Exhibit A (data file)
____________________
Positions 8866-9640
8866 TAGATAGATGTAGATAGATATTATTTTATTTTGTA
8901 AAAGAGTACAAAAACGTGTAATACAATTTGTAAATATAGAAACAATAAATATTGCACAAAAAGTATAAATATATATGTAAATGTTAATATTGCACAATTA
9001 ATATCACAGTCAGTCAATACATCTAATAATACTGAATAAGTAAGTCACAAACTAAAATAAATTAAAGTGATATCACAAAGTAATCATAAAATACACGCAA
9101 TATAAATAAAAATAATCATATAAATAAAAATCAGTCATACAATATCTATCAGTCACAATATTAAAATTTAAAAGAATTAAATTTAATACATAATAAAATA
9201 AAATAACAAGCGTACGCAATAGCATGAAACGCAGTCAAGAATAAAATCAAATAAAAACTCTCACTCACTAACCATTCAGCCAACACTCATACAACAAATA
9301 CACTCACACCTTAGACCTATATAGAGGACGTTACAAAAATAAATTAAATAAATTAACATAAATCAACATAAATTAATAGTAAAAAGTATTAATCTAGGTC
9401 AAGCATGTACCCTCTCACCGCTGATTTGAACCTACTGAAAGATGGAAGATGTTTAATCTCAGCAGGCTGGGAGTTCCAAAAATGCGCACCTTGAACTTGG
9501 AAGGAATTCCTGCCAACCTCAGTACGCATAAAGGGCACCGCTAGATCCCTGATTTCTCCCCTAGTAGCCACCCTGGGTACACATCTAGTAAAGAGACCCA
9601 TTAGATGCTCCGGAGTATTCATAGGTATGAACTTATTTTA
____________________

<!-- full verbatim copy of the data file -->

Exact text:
Positions 8866-9640
8866 TAGATAGATGTAGATAGATATTATTTTATTTTGTA
8901 AAAGAGTACAAAAACGTGTAATACAATTTGTAAATATAGAAACAATAAATATTGCACAAAAAGTATAAATATATATGTAAATGTTAATATTGCACAATTA
9001 ATATCACAGTCAGTCAATACATCTAATAATACTGAATAAGTAAGTCACAAACTAAAATAAATTAAAGTGATATCACAAAGTAATCATAAAATACACGCAA
9101 TATAAATAAAAATAATCATATAAATAAAAATCAGTCATACAATATCTATCAGTCACAATATTAAAATTTAAAAGAATTAAATTTAATACATAATAAAATA
9201 AAATAACAAGCGTACGCAATAGCATGAAACGCAGTCAAGAATAAAATCAAATAAAAACTCTCACTCACTAACCATTCAGCCAACACTCATACAACAAATA
9301 CACTCACACCTTAGACCTATATAGAGGACGTTACAAAAATAAATTAAATAAATTAACATAAATCAACATAAATTAATAGTAAAAAGTATTAATCTAGGTC
9401 AAGCATGTACCCTCTCACCGCTGATTTGAACCTACTGAAAGATGGAAGATGTTTAATCTCAGCAGGCTGGGAGTTCCAAAAATGCGCACCTTGAACTTGG
9501 AAGGAATTCCTGCCAACCTCAGTACGCATAAAGGGCACCGCTAGATCCCTGATTTCTCCCCTAGTAGCCACCCTGGGTACACATCTAGTAAAGAGACCCA
9601 TTAGATGCTCCGGAGTATTCATAGGTATGAACTTATTTTA